“My health is worth protecting because I’m an athlete and I wouldn’t want to get into that mess”
–8th grade boy | Seattle, Washington
“I just think that I don’t want to mess with my brain and marijuana can lower your IQ points and I’d like to stay smart…my future depends on how smart I am.”
–8th grade boy | Spokane, Washington
In middle school, students are interested in knowing facts about their brains and bodies.
- Start talking now. In Washington, about 1 in 3 eighth graders surveyed in 2014 said they had ever tried alcohol and about 7 percent said they used marijuana in the last 30 days. It is never too early to start talking. (Healthy Youth Survey, 2014)
- Set and enforce rules. Kids are less likely to use alcohol or drugs if their parents have established a pattern of setting clear rules and enforcing fair and consistent consequences.
- Role-play different situations with your child where people offer him or her drugs and practice what to say. Peer pressure is real and hard to resist. Kids who know what to say and have a plan are more likely to overcome peer pressure. Practice makes perfect!
- Ask them for reasons. Teens name many reasons not to use, including not wanting to ruin their futures, wanting to protect their brains and do well in school, fear of addiction and not wanting to disappoint parents. Let your child tell you why they choose not to use.
- Tell your children what makes them special. Puberty can play tricks with a child’s self-esteem. At times, kids feel great about their lives and at times they feel insecure, doubtful and pressured. They need to hear a lot of positive comments – not just when they get good grades.
- Help your child develop skills and hobbies. Participating in activities that your child excels in can build confidence and connect them to positive peer groups. Your encouragement can help your child find the motivation and dedication to work hard.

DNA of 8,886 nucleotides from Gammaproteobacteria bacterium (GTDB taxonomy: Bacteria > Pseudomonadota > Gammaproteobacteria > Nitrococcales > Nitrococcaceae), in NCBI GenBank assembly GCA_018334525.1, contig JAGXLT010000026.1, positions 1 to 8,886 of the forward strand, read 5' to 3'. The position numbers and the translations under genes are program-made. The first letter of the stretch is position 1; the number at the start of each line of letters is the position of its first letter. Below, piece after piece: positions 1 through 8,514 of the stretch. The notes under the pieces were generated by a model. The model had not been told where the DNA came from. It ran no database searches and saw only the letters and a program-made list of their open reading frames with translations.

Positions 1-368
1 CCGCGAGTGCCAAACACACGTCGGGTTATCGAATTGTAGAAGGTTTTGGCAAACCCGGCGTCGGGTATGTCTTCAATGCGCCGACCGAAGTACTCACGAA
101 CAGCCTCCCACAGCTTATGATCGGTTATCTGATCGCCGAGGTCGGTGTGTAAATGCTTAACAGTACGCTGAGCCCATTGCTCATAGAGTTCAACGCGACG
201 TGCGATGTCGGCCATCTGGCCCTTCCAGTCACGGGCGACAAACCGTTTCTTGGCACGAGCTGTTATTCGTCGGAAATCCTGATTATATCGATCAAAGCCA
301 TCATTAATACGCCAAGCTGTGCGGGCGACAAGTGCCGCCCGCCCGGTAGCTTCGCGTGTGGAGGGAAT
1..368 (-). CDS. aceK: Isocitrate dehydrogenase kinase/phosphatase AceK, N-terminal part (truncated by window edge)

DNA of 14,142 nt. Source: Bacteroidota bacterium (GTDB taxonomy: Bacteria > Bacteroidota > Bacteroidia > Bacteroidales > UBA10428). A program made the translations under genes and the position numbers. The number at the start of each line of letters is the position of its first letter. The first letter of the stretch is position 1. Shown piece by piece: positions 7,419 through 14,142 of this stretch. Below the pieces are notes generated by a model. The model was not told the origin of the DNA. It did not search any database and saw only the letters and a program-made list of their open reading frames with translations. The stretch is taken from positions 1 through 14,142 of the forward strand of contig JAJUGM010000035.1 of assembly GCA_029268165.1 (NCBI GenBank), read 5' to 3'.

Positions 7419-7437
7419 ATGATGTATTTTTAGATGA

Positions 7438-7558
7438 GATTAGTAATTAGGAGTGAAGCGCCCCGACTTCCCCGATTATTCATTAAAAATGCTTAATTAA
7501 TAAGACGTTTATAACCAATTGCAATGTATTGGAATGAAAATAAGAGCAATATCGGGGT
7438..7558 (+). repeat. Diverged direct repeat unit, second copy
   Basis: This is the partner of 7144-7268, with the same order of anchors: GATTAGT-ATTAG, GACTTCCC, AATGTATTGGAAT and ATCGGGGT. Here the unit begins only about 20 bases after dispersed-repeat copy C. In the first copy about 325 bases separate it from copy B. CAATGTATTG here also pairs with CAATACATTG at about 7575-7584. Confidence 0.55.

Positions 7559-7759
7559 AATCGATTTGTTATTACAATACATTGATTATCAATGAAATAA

- Set academic expectations. Many young people are self-motivated to do well in school. For those who aren’t, set clear expectations about school work. Help your child set goals and support their efforts to achieve them.
- Model healthy choices at home. Your kids pay attention to what you say and do. Your words and actions influence them in many ways every day. Give them good examples to follow.
- Talk about the future. Young people are naturally good at coming up with reasons not to use drugs and alcohol when they are thinking about their goals. Emphasize what alcohol or drug use can do to your teen’s future. Don’t be vague, give real examples. Discuss how substance use can ruin their chance of getting into the college they want or landing the perfect job.
- Find teachable moments. If you see a news story about impaired-driver car crashes, drive by a marijuana advertisement, or walk through the alcohol aisle at the store, use it as an opportunity to start a conversation. Ask your child what they think. Spontaneous conversations can be as impactful as planned.
- Keep talking. Make conversations about drugs and alcohol a regular part of your child’s life at every stage of development. Ask questions to learn more about what they are experiencing, remind them about your expectations and let them know they can talk to you. This is easier when you keep the lines of communication open and if you communicate the way your child does.
Explain to your child that only people age 21 and over should drink or use marijuana. Clarify that it’s never safe for anyone to abuse alcohol or drugs, or to drive after using them.